A procession in Feb 1907 known as the ‘Mud March’ as it saw 3-4,000 women battle and march through the mud. In June 1908, 2,000 working women marched in Manchester demanding the vote. The aims were ‘to protect their Labour, improve their wages and defend their industrial and TU interests’.
Women eventually won the vote in 1918 (and even then it was for women over 30). Why? Because of the shortage of male workers due to the First World War, therefore women were entering the job market doing traditional male jobs. It gave women more opportunities. The suffrage movement during the war was suspended though majority of the radical suffragists opposed the war. Even after women were granted the vote – it didn’t stop the radical suffragists from campaigning for other feminist demands such as equal pay, contraception, child care, child benefits (the parallels between the demands now and then!)
How will the fight for women’s suffrage be remembered?
The direct action of the Suffragettes, brought the campaign to the forefront of consciousness, along with the dogged and courageous struggles by Trade Union women activists campaigning for women’s suffrage in the labour movement. Direct action gave it public attention but was no substitute for mass organisation and building support. Direct action does have its place, and lets not forget the appalling vicious treatment women experienced while in prison (force feeding and later, the misogynistic, Cat and Mouse Act of 1913). Even though I question the tactics, I still admire the bravery and defiance of these women at a time when behaviour like this was considered ‘unladylike’ and the pressures on these women to conform to traditional gender roles were immense.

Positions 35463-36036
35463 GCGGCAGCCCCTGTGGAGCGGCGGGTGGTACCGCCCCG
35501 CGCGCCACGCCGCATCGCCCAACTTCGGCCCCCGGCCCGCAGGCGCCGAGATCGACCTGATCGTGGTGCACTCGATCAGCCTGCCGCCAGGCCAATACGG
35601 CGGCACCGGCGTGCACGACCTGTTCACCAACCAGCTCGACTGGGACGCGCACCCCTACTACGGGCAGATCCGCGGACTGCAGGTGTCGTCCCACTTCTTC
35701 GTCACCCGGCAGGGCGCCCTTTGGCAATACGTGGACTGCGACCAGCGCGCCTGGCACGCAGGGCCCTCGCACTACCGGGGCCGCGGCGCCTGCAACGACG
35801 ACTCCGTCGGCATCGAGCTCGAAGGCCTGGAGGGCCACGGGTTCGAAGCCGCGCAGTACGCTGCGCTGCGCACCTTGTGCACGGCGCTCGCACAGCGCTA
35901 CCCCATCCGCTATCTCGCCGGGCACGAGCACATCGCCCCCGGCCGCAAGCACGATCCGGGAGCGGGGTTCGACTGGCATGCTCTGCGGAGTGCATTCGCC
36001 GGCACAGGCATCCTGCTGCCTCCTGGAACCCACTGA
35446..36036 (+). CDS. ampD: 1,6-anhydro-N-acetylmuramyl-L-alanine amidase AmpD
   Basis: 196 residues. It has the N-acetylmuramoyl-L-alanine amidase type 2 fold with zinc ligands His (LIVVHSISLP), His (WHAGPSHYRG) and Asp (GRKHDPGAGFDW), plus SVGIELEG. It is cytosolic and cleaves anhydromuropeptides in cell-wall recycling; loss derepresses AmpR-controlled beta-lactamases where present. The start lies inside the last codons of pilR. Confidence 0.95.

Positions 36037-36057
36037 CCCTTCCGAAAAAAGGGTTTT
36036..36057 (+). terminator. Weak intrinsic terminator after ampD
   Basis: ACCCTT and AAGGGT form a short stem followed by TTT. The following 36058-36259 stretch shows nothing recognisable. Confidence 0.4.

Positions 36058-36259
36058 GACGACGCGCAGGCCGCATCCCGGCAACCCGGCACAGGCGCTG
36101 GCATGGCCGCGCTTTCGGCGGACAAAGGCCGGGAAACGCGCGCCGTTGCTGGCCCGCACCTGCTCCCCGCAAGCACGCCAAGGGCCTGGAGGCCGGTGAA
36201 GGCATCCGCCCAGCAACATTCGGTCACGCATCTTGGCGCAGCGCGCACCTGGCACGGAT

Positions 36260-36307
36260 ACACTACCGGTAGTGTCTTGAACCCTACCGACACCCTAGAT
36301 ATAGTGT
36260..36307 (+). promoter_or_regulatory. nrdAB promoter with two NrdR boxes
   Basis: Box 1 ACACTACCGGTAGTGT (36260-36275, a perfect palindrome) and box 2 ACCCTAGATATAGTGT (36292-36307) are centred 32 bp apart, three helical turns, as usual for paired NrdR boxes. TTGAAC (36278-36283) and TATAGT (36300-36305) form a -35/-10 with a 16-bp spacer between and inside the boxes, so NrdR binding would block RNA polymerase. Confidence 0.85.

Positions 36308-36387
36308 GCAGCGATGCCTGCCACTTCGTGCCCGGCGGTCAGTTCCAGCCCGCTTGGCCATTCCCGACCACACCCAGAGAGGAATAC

Sheila Rowbotham makes the point as well when she writes that the direct action and violence of the suffragettes was born out of despair. It must have been soul destroying and demoralising when the labour movement consistently failing (support was fragmented) to stand shoulder to shoulder in the fight for universal women’s suffrage.
Hannah Mitchell puts it in perspective when she writes: When the women began to destroy letter-boxes and set fire to churches, I could not bring myself to blame them. Those who do so, should remember the long years of peaceful propaganda, the insolence of politicians, the brutality of stewards, the indifference of the police, the prison sentences, ‘forcible feeding’ with all its horrors, The Cat and Mouse Act which repeatedly sent women back to prison, and caused many to flee from this country to some freer state.
Radical Suffragists have been written out, hidden from history of the women’s suffrage movement, no recognisable trace has been left. These anonymous and invisible women had names and political spirit, activism and courage. We remember Sylvia Pankhurst but what about Hannah Mitchell, Cissy Foley, Selina Cooper, Sarah Reddish, Sarah Dickenson and Ada Chew. It is time to remember the contribution of these committed brave working class women and to give them the lasting recognition these so deserve.
In 2011 women still have an uphill struggle for true recognition, liberation and equality.